Drat – they’ve got multiple statements in here. They’re setting a configuration variable, and then using that variable in a subsequent query. The more queries you find in the scalar, the harder the rewrite is going to be.

In this case, I’m going to do a very fast and dirty rewrite. I bet the @PostTypeId is a config variable that doesn’t even change very often, and I could probably hard-code it, but I’m not going to go quite that dirty. Here, I’m just going to dump the config variable into a subquery.

Instead of this:

I’m going to do this:

I know – not elegant – but it does get my scalar function down to just one query:

Which means that now I can take that one SELECT query, copy it out, and paste it into the query where it was being called, ufn_UsersYouMightLike. Here’s the part of that function that was calling the scalar:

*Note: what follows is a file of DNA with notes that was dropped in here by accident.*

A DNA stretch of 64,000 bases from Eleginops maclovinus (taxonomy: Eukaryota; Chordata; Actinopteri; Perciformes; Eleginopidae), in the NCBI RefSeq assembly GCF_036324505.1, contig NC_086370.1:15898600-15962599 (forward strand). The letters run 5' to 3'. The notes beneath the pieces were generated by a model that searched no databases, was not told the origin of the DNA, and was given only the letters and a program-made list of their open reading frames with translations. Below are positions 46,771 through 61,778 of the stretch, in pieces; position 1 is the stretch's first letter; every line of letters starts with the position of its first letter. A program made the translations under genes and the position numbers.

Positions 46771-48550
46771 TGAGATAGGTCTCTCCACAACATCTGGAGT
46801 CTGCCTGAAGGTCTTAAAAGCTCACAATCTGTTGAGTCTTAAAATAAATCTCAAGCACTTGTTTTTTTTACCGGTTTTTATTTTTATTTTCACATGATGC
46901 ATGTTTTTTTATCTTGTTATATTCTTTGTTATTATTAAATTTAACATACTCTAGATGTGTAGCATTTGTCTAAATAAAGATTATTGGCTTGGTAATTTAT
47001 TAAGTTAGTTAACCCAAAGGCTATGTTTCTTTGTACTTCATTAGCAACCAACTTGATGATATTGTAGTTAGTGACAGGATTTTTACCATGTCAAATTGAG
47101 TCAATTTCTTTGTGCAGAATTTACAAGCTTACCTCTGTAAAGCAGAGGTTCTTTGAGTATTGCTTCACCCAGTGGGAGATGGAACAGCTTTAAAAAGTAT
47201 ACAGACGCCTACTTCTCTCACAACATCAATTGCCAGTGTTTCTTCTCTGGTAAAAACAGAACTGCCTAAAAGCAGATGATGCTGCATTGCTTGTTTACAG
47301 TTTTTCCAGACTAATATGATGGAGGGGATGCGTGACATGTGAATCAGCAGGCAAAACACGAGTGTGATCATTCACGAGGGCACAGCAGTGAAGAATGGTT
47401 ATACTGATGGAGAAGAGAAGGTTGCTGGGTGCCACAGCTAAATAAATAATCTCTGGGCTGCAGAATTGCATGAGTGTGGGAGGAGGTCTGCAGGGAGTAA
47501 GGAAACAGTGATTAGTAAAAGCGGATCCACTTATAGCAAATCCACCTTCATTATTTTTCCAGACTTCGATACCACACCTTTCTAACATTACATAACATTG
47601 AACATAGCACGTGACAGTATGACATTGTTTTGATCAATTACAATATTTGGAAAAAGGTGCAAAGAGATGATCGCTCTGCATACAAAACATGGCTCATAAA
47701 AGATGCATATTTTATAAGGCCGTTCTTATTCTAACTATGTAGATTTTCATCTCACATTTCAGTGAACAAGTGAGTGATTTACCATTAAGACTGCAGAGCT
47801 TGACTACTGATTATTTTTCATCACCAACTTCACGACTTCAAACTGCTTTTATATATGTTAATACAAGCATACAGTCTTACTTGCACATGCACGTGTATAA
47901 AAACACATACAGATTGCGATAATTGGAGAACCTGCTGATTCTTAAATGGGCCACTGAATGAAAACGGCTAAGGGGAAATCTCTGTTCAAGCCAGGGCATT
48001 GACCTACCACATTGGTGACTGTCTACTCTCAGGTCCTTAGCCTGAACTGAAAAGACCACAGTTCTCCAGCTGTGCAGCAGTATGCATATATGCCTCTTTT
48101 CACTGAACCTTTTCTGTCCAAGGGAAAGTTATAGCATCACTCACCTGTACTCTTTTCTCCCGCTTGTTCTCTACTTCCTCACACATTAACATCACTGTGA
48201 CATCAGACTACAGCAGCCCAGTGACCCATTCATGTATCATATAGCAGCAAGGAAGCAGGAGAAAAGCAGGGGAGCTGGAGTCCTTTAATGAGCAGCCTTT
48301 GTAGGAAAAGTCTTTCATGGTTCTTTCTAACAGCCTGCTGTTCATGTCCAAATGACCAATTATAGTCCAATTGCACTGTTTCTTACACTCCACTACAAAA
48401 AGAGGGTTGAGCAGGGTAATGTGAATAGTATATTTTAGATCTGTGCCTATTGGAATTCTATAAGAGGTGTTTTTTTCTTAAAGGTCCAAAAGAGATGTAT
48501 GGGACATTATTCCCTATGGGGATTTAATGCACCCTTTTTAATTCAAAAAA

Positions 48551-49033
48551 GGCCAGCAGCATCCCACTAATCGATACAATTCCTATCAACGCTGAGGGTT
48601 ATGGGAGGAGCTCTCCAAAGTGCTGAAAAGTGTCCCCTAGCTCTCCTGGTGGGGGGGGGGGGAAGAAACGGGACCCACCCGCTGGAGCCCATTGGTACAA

If I copy out the scalar’s logic and embed it into the WHERE clause, it’ll look like this:

Ugh. I’m not proud of that, but at least the scalar’s out of the way for now. Next up…

Fixing the multi-statement TVF by inlining it

After inlining the scalar, I’m dealing with an outer function that looks like this:

If you’ve been through the functions module in Fundamentals of Query Tuning or in Mastering Query Tuning, you’ll recognize the problem: this function has multiple queries in it, meaning it’s a perilous multi-statement TVF. Its true cost and work won’t show up in the calling query (the proc), so our developers had no idea how bad it really was.

Like with scalars, my general advice here is to try to turn them into inline (single-statement) functions. Again, the more statements you have, the harder this is – but here, it’s not too bad. Let’s just take the statement that was populating the table variable:

And shove that into the FROM clause, which used to be:

The fast duct-tape way of doing it would be to simply paste it in:

But let’s clean that up a little:

Now I can set aside the table variable, and this whole thing turns into one statement, a magical inline table-valued function:

We still have the stored proc calling a function, mind you – but I’m trying to change the bare minimum of things I can to suddenly get the client across the finish line.